marijuana

flickr.com/esqenzo

Update:  The Texas Civil Rights Project wrote this letter to APD yesterday, requesting an explanation of its disproportionate pot busts within ten business days. Citing the statistics in the story below, project director Jim Harrington writes, “These facts raise serious questions, at least, as to whether APD officers are doing racial profiling or consistently exercising their discretion in favor of whites and against African Americans.”

Original Post (Nov. 10, 1:39 p.m.): Despite Austin’s progressive reputation, smoking marijuana in this city can still get you in trouble with the law. And data from the Austin Police Department shows that is more likely to happen if you are African-American. 

Reps. Ron Paul (R-Texas) and Barney Frank (D-Mass.) are asking the White House to respect the voters of Colorado and Washington, who decided that recreational marijuana use should be legal.

In a letter sent to President Obama, they wrote:

flickr.com/fiverweed

Voters in Colorado and Washington state elected this week to legalize marijuana for recreational use. In Texas, the drug remains very much illegal. But a state law passed five years ago has resulted in thousands of people in Travis County avoiding arrest when they’re busted with small amounts of pot.

Back in 2007, State Representative Jerry Madden (R-Plano) authored a bill to give police officers the option to cite and release someone caught with less than four ounces of marijuana. 

“The reason for that was to save costs for some of our [police] departments, so that they had more people that would be available on the streets, instead of taking the time to bring very low-level offenders in and book them,” Madden said. “They were going to be released very shortly anyway.”

flickr.com/stayfadedphotography

The head of incoming Mexican President Enrique Peña Nieto's transition team says that Mexico may re-evaluate its policies regarding marijuana export to the United States.

Currently, Mexico works with the United States to discourage the growing of pot within Mexico, and to prevent its shipment across the border to the United States.

But today Luis Videgaray, a top aid to Peña Nieto, characterized votes by Colorado and Washington to legalize marijuana use and personal cultivation as a game changer.

The Washington Times reports that in remarks to a Mexico City radio station, Videgaray said that "obviously we can't handle a product that is illegal in Mexico, trying to stop its transfer to the United States, when in the United States, at least in part of the United States, it now has a different status."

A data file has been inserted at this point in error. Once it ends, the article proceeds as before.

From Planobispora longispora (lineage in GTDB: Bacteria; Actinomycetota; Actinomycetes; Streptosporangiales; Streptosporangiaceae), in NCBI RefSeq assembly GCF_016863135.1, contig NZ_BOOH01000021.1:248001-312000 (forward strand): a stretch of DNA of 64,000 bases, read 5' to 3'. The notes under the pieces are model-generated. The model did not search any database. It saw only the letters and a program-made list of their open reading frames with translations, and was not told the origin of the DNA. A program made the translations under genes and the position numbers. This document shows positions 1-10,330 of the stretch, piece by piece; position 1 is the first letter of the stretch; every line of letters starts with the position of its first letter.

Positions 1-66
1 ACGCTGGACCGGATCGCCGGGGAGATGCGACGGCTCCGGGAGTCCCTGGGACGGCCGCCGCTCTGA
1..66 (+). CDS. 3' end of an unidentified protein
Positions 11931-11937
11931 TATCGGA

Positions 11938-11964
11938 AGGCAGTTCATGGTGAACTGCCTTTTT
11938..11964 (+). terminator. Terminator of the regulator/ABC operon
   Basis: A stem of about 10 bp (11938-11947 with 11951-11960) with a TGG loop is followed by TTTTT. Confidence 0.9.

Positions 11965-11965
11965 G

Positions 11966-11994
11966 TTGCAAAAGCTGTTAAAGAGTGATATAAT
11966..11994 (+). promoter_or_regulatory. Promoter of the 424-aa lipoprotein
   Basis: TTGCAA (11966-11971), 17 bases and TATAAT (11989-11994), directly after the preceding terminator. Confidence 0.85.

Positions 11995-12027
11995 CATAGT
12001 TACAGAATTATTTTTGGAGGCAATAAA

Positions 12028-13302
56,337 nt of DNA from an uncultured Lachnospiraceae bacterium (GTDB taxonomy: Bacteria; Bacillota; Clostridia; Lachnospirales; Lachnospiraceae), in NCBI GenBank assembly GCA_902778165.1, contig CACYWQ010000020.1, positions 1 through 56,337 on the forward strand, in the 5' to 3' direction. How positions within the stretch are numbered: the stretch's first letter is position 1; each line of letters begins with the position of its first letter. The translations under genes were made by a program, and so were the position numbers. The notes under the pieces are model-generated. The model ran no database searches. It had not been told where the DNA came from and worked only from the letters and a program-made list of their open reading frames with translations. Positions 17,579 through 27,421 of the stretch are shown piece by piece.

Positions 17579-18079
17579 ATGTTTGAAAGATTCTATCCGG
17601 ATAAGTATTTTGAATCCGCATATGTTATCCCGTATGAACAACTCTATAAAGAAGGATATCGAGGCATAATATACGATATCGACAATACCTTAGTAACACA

Jaypeg21/flickr

Thirty-three percent of likely voters and the same percentage of all Texans support legalizing and marijuana, according to a new poll conducted by University of Texas researchers and sponsored by the Texas Lyceum.

“One-third is more support than I would have predicted for it,” pollster and UT-Austin professor Darren Shaw told KUT News. “It either says something about the subtlety of opinion in Texas, or it says something about how significant the budget crunch is now.”

Photo by smokershighlife http://www.flickr.com/photos/smokershighlife/

The Texas Department of State Health Services waited until the day most marijuana users celebrate the drug to announce it is banning products that simulate cannabis. In a news release posted on its website, DSHS said it is banning substances found in products like K2 and Spice, effective this Friday, April 22.

Image courtesy APD

Police say they seized 39 pounds of "high quality" marijuana that was shipped to two separate addresses in Austin. The bust was conducted by an APD K-9 unit, an APD SWAT team, and United States Postal Inspectors.  You can see a slideshow of the alleged haul below.

Image courtesy eggrole http://www.flickr.com/photos/eggrole/4822581291/sizes/l/in/photostream/

While states like California and Washington debate the merits of legalizing marijuana for recreational use, Texas State Rep. Elliot Naishtat (D-Austin) couldn't even get a hearing on his conservative medical pot bill. Naishat's proposal wouldn't legalize marijuana, but it would permit judges and juries not to send legitimately sick people to jail if they're caught puffing weed on the advice of a doctor.

Pages